Thanks for another great post. I love to read and wish I had more time to do so. You have given me some new books and ideas to explore.

Hal Brown September 22, 2010 at 7:06 pm

Hi Karen.
Just as writers write, readers read. And I suppose we all want more time for that.
Good luck.

Mike Ramsey October 6, 2010 at 12:45 pm

Honestly, I’m not fond of reading since I was a kid. I hated books, I hated notes, but I love educational materials like almanac, encyclopedia and similar stuffs. My parents used to buy these things for me. More than that, I also hate reading pocket books. As I grew older, I just want to read business related books (as a result of being a business graduate) and of course inspirational books. Reading the latter motivates me all the time! Maybe it’s just a matter of having different interest.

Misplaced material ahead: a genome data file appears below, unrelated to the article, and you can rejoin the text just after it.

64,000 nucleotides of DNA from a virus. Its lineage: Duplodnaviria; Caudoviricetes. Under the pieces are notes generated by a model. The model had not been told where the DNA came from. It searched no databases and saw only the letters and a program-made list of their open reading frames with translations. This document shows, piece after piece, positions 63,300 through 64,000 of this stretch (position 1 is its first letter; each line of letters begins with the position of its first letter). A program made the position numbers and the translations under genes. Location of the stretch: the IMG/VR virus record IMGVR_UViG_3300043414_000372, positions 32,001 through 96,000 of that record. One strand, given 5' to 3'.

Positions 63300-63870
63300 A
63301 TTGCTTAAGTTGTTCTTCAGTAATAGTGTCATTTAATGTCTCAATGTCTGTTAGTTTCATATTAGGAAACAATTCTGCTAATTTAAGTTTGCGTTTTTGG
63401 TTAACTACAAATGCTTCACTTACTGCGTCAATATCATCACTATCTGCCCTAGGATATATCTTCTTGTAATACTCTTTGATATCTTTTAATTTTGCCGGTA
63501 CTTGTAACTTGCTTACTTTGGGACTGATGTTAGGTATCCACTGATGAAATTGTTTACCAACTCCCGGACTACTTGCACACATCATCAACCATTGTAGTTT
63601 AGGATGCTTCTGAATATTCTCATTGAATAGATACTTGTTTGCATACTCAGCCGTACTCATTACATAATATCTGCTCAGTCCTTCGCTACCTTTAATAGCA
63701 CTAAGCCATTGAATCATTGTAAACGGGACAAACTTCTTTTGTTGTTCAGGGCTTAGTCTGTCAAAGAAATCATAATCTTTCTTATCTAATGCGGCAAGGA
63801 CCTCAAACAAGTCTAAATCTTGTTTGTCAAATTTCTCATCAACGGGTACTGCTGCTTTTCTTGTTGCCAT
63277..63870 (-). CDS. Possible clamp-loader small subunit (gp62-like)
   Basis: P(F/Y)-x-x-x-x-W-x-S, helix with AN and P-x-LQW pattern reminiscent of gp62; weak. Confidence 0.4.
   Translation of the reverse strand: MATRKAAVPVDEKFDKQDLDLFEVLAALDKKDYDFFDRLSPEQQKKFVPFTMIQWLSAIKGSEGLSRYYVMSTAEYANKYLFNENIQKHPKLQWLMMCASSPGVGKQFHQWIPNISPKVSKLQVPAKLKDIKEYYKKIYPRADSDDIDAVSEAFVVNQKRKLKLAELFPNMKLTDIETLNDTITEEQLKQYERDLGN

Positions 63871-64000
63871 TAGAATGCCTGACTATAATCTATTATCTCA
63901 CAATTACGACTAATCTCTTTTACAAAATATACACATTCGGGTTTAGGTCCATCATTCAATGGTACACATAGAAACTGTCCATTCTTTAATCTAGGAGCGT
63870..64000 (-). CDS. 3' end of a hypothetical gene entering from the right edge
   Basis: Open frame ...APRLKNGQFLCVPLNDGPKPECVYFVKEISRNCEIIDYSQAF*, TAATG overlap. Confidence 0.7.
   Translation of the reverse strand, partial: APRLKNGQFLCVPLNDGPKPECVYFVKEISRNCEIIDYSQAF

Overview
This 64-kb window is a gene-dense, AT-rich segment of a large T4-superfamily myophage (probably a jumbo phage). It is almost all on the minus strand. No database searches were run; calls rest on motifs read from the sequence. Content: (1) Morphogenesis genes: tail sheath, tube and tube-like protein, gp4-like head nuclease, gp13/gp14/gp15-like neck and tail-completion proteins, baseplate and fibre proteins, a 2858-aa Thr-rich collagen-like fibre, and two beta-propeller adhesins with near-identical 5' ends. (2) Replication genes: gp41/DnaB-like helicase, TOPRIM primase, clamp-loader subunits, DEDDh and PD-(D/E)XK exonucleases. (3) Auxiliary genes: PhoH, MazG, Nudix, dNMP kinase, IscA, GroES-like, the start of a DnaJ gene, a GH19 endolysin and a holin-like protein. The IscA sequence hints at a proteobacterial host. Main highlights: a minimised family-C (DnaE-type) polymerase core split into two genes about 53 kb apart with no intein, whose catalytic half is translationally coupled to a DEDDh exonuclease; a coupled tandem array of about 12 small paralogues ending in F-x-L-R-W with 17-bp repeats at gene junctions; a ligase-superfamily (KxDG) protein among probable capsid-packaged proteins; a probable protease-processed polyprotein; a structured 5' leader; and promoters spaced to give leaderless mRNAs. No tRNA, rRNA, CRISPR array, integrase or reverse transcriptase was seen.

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Hal Brown October 6, 2010 at 1:18 pm

I see this as a problem with education today. You cannot possibly have a well rounded education without knowledge of the great books and history. Neither can you be a good citizen without knowing something of the human condition. You won’t get this from the latest fashion of motivational books.
The old saying, “I know what I like means I like what I know” is what I use as a guide for a lifelong pursuit of educating myself.
Good luck to you Mike. And I didn’t write any of this with arrogance or animosity.